Those are really good. Much better than any I ever managed to get.
What camera did you use and what kind of lighting?
Thanks! I received a few posts off-list which I answered yesterday
so instead of repeating myself, I hope you don't mind if I reproduce
my answers. Here goes:
Just read that you took your own photo's and was curious if you
did them with a digital camera...and if so ...what kind ?
The pictures you saw were taken with a Nikon SLR with 105mm macro
lens. However, I just bought a Canon Eos Rebel XT digital SLR with
50mm macro and plan to use that from now on. I'm still just learning
how it works.
I saw your post on Orchid and looked at your photographs they are
great! If you don't mind sharing, what background do you use to get
that lovely rose colored gradient effect?
The background you saw was created in Photoshop. It's black a third
of the way down and then shades to that mauve-ish color. A friend
helped me with it (I didn't have a photo imaging program at the
time). After it was created to my satisfaction, he made me a slide of
it. After that, all I had to do was take it to a print shop and have
copies made of it in whatever size I needed, mostly 4 x 6 (in a matte
finish). Then I would scotch tape one of the background prints to a
piece of cardboard and poke holes for earring posts, etc. It didn't
matter how many I ruined because I could always make more.
However, now that I have the digital camera, I'm going to do it
differently. I'm still experimenting, but see here:
I initially shot it with the new camera on a grey card, then
downloaded it into the computer. I used a photo imaging program (I
still don't have Photoshop so I used the program that came with the
camera: ArcSoft Photo Studio) to remove the background. Then I
created a background I liked and superimposed the image on it.
By the way, I usually shoot with my camera on a tripod. Since I was
just experimenting, however, I shot this one hand held and using
the camera's flash instead of my regular lighting setup! I couldn't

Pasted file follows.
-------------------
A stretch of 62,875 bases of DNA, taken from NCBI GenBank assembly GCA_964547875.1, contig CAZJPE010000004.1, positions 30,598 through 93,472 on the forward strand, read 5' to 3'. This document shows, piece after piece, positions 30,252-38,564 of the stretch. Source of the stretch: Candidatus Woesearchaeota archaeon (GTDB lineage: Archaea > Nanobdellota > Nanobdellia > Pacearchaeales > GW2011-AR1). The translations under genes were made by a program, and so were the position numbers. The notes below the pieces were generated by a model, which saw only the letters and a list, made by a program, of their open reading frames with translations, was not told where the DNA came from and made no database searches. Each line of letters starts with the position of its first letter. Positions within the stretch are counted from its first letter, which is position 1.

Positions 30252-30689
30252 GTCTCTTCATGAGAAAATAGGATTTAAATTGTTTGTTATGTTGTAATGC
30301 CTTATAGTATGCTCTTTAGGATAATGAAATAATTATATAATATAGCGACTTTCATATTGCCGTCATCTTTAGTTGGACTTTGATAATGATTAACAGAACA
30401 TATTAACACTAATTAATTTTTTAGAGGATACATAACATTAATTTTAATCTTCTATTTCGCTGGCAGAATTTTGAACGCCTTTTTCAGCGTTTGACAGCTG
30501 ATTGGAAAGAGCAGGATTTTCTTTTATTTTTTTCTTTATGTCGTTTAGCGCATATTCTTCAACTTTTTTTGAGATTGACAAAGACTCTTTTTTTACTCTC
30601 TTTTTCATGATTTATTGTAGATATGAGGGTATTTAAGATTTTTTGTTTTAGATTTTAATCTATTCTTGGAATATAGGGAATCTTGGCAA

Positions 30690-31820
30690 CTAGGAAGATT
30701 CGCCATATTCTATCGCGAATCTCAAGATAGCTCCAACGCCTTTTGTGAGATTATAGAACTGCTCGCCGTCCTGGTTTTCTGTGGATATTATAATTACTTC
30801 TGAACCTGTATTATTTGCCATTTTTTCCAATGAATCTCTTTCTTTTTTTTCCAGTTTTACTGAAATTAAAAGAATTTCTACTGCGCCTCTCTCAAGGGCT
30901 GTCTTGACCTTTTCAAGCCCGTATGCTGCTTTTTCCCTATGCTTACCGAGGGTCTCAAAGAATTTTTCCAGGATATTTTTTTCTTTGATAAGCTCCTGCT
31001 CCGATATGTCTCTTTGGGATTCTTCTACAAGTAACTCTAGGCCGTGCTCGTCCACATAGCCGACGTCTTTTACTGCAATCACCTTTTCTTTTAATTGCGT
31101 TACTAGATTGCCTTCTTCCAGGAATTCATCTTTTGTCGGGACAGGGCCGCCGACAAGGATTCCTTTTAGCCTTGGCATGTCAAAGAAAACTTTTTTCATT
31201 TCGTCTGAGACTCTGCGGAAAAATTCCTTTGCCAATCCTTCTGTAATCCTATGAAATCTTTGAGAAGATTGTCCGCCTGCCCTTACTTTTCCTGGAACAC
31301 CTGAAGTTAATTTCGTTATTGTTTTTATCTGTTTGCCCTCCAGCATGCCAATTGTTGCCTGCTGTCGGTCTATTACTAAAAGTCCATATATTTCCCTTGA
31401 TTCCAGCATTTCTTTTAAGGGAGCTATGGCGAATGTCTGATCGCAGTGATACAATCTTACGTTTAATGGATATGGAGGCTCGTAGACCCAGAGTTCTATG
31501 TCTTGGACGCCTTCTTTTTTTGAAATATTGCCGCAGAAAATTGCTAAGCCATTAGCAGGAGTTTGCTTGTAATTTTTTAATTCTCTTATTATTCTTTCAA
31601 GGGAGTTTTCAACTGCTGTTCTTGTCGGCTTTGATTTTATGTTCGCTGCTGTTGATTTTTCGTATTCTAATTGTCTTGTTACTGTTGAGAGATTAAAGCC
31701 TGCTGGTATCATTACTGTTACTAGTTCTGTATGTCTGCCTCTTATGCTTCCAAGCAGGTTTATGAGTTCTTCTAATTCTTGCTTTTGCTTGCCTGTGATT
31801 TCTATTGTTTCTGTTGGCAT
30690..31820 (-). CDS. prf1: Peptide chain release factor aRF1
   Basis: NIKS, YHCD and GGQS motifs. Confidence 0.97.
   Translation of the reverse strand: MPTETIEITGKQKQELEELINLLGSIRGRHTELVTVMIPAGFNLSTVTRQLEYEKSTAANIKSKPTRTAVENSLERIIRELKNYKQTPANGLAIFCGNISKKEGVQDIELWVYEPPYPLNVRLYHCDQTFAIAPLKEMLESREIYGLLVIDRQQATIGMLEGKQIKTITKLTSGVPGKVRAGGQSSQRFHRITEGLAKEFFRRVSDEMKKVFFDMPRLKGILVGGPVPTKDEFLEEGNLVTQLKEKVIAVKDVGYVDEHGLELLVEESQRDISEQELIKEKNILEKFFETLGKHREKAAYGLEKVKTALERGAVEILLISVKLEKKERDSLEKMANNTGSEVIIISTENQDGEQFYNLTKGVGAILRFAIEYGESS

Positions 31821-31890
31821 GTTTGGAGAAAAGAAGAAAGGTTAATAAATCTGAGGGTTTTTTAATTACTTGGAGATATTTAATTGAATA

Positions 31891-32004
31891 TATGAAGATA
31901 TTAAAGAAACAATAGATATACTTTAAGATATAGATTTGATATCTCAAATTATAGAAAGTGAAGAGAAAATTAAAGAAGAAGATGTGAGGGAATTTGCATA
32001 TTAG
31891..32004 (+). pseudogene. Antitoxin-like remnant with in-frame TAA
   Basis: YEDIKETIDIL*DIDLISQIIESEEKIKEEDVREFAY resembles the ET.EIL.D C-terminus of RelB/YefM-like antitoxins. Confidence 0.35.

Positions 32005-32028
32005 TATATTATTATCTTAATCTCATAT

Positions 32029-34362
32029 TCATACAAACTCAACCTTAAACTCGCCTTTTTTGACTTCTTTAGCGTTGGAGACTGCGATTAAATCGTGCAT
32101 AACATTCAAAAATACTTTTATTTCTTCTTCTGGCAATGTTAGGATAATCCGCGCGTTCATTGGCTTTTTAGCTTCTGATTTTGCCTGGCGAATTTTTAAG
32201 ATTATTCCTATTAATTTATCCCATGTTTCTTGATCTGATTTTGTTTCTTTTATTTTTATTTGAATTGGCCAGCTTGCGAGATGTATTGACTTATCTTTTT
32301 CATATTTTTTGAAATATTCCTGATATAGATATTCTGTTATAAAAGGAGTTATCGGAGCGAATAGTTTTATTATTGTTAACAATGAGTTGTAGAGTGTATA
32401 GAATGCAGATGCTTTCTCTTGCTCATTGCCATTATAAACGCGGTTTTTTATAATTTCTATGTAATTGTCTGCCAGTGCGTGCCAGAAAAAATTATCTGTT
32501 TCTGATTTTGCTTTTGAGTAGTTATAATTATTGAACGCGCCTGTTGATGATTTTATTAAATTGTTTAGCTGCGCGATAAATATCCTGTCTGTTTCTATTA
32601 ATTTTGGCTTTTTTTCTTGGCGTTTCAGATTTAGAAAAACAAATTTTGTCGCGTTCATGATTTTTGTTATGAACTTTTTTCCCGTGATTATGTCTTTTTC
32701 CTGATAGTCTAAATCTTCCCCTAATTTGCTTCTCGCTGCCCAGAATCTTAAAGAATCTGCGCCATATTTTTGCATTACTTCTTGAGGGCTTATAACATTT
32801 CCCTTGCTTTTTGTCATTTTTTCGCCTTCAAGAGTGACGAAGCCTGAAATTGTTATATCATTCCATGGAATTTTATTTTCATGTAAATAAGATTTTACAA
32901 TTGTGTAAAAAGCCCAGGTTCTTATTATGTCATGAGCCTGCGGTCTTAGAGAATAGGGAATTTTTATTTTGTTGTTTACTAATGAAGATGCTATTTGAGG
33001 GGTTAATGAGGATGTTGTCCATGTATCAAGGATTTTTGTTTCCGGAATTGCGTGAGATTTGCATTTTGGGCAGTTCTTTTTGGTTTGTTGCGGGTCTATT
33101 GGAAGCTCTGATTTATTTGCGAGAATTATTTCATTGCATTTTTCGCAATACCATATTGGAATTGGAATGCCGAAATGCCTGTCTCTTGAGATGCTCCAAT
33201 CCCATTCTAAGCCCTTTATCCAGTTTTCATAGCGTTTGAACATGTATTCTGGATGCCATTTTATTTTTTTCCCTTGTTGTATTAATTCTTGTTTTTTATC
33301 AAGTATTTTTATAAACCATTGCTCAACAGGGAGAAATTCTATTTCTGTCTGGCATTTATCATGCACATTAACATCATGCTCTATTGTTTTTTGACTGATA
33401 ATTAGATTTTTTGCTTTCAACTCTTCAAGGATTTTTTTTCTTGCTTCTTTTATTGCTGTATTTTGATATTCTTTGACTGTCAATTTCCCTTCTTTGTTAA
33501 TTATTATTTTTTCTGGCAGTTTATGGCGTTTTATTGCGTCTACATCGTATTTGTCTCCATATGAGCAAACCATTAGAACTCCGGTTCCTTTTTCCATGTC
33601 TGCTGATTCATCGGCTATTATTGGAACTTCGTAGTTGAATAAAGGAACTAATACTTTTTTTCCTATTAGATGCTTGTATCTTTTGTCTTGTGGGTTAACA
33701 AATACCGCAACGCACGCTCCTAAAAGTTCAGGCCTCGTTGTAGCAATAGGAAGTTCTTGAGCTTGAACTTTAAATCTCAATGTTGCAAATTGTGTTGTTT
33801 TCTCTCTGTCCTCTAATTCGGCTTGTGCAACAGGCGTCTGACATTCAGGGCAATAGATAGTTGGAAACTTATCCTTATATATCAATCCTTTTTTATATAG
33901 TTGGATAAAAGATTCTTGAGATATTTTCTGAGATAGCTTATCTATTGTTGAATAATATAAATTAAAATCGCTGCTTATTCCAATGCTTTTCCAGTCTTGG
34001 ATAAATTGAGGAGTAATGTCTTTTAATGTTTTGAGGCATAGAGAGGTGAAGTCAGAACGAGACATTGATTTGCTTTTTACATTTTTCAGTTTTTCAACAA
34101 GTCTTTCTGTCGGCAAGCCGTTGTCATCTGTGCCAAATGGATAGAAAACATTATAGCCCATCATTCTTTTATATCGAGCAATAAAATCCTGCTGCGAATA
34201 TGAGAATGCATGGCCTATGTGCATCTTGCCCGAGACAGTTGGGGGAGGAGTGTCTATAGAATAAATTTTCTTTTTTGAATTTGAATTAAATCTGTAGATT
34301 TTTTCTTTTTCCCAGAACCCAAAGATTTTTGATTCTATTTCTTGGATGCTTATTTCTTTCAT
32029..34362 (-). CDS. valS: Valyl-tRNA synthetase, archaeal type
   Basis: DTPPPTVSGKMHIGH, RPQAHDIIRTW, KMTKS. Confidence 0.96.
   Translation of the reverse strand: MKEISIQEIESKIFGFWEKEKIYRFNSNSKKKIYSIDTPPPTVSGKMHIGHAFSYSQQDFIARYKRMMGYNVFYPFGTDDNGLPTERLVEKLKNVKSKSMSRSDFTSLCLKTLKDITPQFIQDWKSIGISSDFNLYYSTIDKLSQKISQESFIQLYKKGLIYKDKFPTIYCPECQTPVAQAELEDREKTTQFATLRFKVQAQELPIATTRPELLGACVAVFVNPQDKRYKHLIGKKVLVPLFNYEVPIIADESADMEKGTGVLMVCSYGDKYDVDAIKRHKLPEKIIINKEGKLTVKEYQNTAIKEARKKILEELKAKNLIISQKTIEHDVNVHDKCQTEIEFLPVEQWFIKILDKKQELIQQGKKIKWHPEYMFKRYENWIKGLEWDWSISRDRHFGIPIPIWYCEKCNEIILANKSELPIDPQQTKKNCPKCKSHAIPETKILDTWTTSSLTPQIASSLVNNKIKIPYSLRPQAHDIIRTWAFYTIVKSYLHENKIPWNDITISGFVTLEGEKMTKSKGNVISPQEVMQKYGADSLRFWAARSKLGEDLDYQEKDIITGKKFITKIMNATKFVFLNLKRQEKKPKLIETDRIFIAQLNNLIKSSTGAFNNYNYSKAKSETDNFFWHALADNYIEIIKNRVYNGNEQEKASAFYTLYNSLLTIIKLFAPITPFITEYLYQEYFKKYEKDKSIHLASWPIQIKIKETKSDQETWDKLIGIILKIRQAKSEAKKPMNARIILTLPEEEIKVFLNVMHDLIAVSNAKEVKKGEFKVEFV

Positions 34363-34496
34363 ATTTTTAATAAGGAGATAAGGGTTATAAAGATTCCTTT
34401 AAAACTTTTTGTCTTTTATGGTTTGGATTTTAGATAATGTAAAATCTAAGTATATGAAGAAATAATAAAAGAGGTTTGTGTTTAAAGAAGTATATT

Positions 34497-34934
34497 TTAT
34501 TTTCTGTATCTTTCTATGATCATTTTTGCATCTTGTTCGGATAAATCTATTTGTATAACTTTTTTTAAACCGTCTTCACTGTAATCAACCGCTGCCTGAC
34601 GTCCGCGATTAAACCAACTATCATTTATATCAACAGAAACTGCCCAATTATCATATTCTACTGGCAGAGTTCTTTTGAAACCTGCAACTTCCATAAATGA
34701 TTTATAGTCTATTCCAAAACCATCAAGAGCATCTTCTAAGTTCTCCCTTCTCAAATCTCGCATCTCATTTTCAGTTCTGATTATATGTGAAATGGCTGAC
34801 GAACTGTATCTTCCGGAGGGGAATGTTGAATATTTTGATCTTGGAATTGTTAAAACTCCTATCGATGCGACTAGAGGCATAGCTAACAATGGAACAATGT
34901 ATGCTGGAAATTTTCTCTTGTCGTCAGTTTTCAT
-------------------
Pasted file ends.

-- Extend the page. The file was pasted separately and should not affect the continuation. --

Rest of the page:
believe how good it looked, although there are a lot of hot spots
because of the flash.
I read your post on Orchid with interest, and really am impressed
with your pictures. Would you be willing to describe your photo
It's pretty primitive! If I felt like spending the money, I'd
probably replace it with a Light Dome setup. Anyway, I use pieces of
white foam core to create a box that's open on one side. Since I have
a bad neck, I like to shoot straight on instead of looking down, so I
place the box on a table with the open side facing me, and I elevate
it to a comfortable height. (You could, of course, modify this to be
able to shoot on a horizontal surface, instead of a vertical one.)
I then prop up my piece of cardboard (containing the taped-on
background image with the jewelry on it) inside the box. As I said
above, I keep the earrings in place by poking holes for the posts.
For pins, etc., I use Quake Hold (it's a putty-like, reusable
I use two hardware store-bought floodlights on tripods (bought at a
yard sale) with tungsten bulbs. Each spot has a light diffuser (12"
round, bought at a camera store) rigged up in front of it. (I don't
remember why I started using the tungsten bulbs originally, but I
had to use a filter on the camera to compensate. That's only
necessary with film; I won't need it now for the digital camera.) So
when I'm standing in front of the camera (which is attached to a
tripod), I have one light to my left, one to my right and the foam
core box directly in front of me.
The biggest disadvantage to this setup is that I have to break it
down after every session. I don't have the space to keep it set up